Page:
The present invention will now be described more fully hereinafter with reference to the accompanying drawings, in which exemplary embodiments of the invention are illustrated. The invention may, however, be embodied in different forms and should not be construed as limited to the embodiments set forth herein. Rather, these embodiments are provided so that this disclosure will be thorough and complete, and will fully convey the scope of the invention to those skilled in the art.

In the figures, the dimensions of layers and regions may be exaggerated for clarity of illustration. It will also be understood that when a layer or element is referred to as being “on” another layer or substrate, it can be directly on the other layer or substrate, or intervening layers or elements may also be present. Further, it will be understood that when a layer or element is referred to as being “under” another layer or substrate, it can be directly under, or one or more intervening layers or elements may also be present. In addition, it will also be understood that when a layer or elements is referred to as being “between” two layers or elements, it can be the only layer or element between the two layers or elements, or one or more intervening layers or elements may also be present. It will further be understood that when an element is referred to as being “coupled” to another element, it can be directly coupled to the other element, or one or more intervening elements may also be present. Like reference numerals refer to like elements throughout.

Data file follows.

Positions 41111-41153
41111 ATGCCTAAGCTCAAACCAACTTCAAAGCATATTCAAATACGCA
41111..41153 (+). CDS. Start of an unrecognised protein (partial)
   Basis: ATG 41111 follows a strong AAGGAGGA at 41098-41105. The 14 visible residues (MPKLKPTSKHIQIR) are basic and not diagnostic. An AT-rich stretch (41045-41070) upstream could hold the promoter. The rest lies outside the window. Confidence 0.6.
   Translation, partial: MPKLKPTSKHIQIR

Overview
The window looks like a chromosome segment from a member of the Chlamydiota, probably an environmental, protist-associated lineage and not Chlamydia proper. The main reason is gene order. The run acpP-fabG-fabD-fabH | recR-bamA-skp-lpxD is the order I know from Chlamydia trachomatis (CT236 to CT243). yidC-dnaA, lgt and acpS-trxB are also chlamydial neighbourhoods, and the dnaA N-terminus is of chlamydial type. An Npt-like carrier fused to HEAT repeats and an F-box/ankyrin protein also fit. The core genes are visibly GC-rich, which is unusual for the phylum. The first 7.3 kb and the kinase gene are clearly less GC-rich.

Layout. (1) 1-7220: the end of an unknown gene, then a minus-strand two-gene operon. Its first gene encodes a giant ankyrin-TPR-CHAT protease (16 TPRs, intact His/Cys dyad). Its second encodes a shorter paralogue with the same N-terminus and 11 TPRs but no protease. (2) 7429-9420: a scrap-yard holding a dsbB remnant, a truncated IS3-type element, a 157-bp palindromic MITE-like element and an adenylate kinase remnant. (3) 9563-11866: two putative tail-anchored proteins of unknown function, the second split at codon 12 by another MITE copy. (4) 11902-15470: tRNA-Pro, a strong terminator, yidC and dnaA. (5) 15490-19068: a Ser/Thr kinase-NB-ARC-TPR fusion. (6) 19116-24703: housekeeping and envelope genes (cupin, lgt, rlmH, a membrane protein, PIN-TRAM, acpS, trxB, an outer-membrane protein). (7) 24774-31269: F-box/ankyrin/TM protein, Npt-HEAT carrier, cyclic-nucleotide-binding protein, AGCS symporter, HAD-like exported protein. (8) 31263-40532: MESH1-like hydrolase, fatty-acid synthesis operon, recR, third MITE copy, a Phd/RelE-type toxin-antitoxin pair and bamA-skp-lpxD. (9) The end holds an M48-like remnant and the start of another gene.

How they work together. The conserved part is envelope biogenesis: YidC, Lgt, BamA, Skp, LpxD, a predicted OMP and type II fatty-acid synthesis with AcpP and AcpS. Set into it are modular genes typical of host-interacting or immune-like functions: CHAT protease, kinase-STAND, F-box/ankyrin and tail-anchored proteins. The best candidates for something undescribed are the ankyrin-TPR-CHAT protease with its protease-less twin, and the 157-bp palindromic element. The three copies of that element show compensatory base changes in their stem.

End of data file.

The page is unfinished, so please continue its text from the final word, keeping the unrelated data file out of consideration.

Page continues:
Hereinafter, exemplary embodiments of an electroluminescent (EL) display according to the present invention will be described in more detail below with reference to FIGS. 1-3. It should be noted that FIGS. 1-3 illustrate only one unit pixel of a plurality of unit pixels of a top emission type EL display, i.e., a display emitting light toward a top thereof with respect to the substrate 100.

As illustrated in FIGS. 1-3, an EL display 300 according to an exemplary embodiment of the present invention may include a substrate 100, an EL pixel array 110 on the substrate 100, a connector 270 electrically coupled to the EL pixel array 110 via an electrical signal line (ESL), an encapsulant 230 on the substrate 100 and surrounding the EL pixel array 110, an encapsulation substrate 210 coupled with the substrate 100 via the encapsulant 230, and a conductive film 220 in electrical communication with the ESL of the connector 270.